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High Genetic Stability of the Begomovirus Tomato yellow leaf curl Sardinia virus in Southern Spain Over an 8-Year Period

August 2002 , Volume 92 , Number  8
Pages  842 - 849

S. Sánchez-Campos , J. A. Díaz , F. Monci , E. R. Bejarano , J. Reina , J. Navas-Castillo , M. A. Aranda , and E. Moriones

First, second, third, sixth, seventh, and eighth authors: Estación Experimental “La Mayora,” Consejo Superior de Investigaciones Científicas, 29750 Algarrobo-Costa, Málaga, Spain; and fourth and fifth authors: Departamento de Genética, Facultad de Ciencias, Universidad de Málaga, Spain

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Accepted for publication 29 March 2002.

The evolution of the plant single-stranded DNA virus Tomato yellow leaf curl Sardinia virus (TYLCSV) (genus Begomovirus, family Geminiviridae) has been monitored for 8 years after its appearance in southern Spain. Variation within three genomic regions of 166 TYLCSV isolates collected from three locations was assessed by single-strand conformation polymorphism (SSCP) analysis. According to SSCP, the intergenic region (IR) was the most variable. Low genetic diversity was found within the population and geographical or temporal differences were not evident. Nucleotide sequences of specific genomic regions of haplotypes identified by SSCP indicated close relationships among them. Therefore, the Spanish TYLCSV population appears to represent a single, undifferentiated population. The analysis of IR sequences for a subsample of 76 randomly chosen isolates confirmed the limited genetic diversity revealed by the SSCP analysis. A tendency to a lineal increase in diversity over time was observed in Málaga and Almería subpopulations; however, no accumulation of mutations in single isolates was evident. Negative selection to variation seems to operate to conserve certain regions of the genome. Thus, the low genetic diversity found in the studied TYLCSV population might be the result of a founder effect with subsequent selection against less fit variants arising by mutation.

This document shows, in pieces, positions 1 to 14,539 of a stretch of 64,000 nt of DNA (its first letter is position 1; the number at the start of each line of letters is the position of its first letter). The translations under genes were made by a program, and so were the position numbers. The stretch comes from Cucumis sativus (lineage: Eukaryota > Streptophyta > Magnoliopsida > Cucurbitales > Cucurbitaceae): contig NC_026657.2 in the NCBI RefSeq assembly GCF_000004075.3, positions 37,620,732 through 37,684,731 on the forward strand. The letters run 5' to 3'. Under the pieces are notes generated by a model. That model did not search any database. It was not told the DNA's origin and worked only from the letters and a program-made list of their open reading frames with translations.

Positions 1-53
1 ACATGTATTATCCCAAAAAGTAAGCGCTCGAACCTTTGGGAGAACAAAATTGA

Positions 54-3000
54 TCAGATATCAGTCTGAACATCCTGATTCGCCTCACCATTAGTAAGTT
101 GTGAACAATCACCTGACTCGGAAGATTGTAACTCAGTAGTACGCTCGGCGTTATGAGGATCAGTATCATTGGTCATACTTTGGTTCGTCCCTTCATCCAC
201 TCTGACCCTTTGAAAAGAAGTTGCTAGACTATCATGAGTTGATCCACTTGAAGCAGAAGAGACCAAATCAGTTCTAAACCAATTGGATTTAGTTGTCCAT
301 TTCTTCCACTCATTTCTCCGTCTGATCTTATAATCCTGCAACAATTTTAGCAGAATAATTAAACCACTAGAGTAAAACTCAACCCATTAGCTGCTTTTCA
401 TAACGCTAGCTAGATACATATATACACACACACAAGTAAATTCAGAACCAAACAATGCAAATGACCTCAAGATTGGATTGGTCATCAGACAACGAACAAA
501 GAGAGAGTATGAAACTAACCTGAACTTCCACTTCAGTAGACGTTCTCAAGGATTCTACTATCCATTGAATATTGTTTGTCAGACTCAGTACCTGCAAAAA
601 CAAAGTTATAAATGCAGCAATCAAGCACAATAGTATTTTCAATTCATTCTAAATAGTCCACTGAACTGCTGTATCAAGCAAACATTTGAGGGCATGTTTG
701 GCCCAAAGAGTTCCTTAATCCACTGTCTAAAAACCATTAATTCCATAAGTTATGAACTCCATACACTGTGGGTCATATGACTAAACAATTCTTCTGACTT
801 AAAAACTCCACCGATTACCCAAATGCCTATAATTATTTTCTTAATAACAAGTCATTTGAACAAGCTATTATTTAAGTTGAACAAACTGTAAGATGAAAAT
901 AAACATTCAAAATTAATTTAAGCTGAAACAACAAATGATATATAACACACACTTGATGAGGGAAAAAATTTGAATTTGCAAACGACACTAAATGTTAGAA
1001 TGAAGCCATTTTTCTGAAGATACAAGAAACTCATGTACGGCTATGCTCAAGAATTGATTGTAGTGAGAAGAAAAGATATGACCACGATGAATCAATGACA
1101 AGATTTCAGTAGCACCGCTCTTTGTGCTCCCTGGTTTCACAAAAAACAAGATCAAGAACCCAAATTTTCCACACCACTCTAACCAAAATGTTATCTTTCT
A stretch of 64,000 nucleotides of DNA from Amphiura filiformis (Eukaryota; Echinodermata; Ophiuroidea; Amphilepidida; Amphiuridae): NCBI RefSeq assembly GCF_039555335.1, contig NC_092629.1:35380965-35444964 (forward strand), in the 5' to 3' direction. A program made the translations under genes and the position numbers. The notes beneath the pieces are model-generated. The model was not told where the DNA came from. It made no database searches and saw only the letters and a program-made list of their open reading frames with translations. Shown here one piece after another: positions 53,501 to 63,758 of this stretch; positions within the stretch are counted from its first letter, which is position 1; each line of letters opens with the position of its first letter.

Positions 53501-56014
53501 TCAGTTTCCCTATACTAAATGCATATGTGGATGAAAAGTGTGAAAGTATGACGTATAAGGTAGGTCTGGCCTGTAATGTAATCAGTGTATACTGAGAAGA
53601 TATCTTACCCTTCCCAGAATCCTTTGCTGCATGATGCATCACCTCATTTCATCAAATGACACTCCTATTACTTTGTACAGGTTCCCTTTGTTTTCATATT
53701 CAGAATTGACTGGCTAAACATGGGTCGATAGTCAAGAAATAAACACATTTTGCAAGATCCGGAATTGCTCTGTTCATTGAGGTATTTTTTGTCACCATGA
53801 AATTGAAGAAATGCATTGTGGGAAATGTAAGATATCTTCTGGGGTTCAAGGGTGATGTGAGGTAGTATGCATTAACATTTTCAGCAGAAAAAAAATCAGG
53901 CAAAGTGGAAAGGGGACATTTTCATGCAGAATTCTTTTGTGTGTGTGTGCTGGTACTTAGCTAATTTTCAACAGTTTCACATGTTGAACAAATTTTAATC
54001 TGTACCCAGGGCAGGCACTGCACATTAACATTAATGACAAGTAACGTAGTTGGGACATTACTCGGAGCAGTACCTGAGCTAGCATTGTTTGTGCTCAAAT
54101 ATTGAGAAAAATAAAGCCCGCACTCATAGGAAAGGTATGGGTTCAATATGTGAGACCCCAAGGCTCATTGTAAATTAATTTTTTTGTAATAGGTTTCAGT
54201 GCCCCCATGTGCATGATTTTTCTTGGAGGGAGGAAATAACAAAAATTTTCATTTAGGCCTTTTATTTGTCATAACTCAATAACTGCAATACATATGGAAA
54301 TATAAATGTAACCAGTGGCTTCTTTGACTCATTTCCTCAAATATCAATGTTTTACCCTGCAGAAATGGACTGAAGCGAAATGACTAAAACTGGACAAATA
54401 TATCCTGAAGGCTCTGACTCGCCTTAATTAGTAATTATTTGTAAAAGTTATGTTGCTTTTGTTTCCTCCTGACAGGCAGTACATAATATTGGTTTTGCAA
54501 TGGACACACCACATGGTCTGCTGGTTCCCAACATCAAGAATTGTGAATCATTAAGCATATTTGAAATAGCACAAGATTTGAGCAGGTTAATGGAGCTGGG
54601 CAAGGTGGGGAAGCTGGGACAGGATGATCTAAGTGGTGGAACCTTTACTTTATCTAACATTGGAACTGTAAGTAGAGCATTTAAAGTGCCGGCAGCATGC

Additional keywords: Lycopersicon esculentum, tomato, viral disease.

© 2002 The American Phytopathological Society